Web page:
Poor Will’s Almanack for the Final Week of Early Spring
White cabbage butterflies are the surest sign of the end of Early Spring. And once you notice the familiar white cabbage butterfly, then you know the more elusive mourning cloak butterflies and the question mark butterflies and the tortoise shell butterflies and the tiny blues are flying too.
When you see cabbage butterflies, then you know that gold finches are turning gold, and you may soon see ants working on the sidewalk.
Poor Will’s Almanack for the fifth week of Early Spring.
When one thing happens, then else is happening too. That is the most simple rule of phenology. And in the fifth week of Early Spring, the most dramatic event is the start of the robin mating chorus in the early morning dark.
Dr. John Schumann, the founder and author of the popular blog GlassHospital.com, which aims to “demystify” medicine and provide transparency on the workings of medical practice and the complexities of hospital care. Dr. Schumann is a general internist and medical educator — previously at the University of Chicago and now at the University of Oklahoma School of Community Medicine, where he functions as the Associate Director of the Internal Medicine Residency Program.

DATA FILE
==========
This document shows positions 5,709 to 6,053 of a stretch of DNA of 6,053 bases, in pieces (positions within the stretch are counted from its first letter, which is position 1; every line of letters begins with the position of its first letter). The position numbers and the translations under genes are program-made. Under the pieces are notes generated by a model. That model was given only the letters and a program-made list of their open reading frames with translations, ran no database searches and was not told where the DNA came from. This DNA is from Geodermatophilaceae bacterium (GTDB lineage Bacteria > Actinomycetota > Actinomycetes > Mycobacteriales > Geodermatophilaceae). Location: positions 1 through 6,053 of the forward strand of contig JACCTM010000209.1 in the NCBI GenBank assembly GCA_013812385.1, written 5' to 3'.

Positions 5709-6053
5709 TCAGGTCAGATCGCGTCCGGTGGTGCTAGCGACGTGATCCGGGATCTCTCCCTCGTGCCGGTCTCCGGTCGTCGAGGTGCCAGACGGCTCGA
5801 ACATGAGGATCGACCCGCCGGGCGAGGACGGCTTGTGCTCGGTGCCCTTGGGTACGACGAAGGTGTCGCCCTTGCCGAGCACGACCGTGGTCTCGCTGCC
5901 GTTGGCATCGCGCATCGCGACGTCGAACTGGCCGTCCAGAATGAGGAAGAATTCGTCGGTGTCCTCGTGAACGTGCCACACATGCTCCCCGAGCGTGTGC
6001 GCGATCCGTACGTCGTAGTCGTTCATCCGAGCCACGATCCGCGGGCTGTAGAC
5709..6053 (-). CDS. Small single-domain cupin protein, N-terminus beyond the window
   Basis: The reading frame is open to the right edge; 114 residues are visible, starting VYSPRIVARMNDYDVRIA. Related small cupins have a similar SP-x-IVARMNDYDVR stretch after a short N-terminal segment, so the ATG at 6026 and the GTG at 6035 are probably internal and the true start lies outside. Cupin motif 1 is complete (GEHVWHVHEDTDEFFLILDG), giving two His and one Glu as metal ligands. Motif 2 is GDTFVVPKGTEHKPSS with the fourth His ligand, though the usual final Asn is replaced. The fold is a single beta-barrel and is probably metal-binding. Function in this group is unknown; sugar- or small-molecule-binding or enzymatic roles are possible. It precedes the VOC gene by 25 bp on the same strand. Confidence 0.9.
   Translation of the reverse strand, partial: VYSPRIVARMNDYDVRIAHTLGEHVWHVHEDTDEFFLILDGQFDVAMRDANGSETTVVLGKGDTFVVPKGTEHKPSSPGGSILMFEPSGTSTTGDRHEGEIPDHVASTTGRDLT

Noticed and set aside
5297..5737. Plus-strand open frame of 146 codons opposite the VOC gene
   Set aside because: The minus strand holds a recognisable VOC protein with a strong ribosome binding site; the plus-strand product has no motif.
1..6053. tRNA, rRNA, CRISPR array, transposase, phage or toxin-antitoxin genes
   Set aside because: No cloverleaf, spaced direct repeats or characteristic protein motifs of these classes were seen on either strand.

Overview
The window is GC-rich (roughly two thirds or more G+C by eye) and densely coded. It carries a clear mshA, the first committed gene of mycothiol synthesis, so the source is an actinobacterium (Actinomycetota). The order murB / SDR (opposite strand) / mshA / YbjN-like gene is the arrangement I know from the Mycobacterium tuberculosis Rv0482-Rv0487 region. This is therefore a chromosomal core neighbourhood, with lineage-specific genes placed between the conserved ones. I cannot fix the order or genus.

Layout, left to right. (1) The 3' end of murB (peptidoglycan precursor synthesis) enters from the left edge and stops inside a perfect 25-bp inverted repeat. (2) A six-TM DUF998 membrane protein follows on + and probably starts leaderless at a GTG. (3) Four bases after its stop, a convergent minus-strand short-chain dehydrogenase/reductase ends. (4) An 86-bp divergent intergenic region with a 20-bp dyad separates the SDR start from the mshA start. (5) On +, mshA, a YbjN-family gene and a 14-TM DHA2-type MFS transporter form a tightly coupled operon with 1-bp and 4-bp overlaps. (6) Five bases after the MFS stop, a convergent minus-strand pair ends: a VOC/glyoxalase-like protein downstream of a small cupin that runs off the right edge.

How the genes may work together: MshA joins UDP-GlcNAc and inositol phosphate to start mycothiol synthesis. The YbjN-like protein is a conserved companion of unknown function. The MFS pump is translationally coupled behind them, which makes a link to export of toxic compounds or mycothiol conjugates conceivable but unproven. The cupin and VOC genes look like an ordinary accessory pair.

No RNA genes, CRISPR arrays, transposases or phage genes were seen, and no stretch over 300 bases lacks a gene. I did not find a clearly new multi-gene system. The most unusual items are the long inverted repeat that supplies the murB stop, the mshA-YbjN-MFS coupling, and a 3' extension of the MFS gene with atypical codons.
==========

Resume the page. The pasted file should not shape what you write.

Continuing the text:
Poor Will’s Almanack for the Fourth Week of Early Spring.
Daffodil blossoms are the outriders of the fourth week of Early Spring, a sign that Virginia bluebells have come up from winter ground and that raspberry bushes are developing fresh leaves. As you drive the freeways or the backroads, you may see wild onions are getting lanky, a sign that the foliage of Middle Spring's wildflowers is growing back in the woods and fields: Jacob's ladder, ragwort, leafcup, spring beauties, wood mint, ground ivy, catchweed, moneywort, waterleaf, hemlock, and parsnip.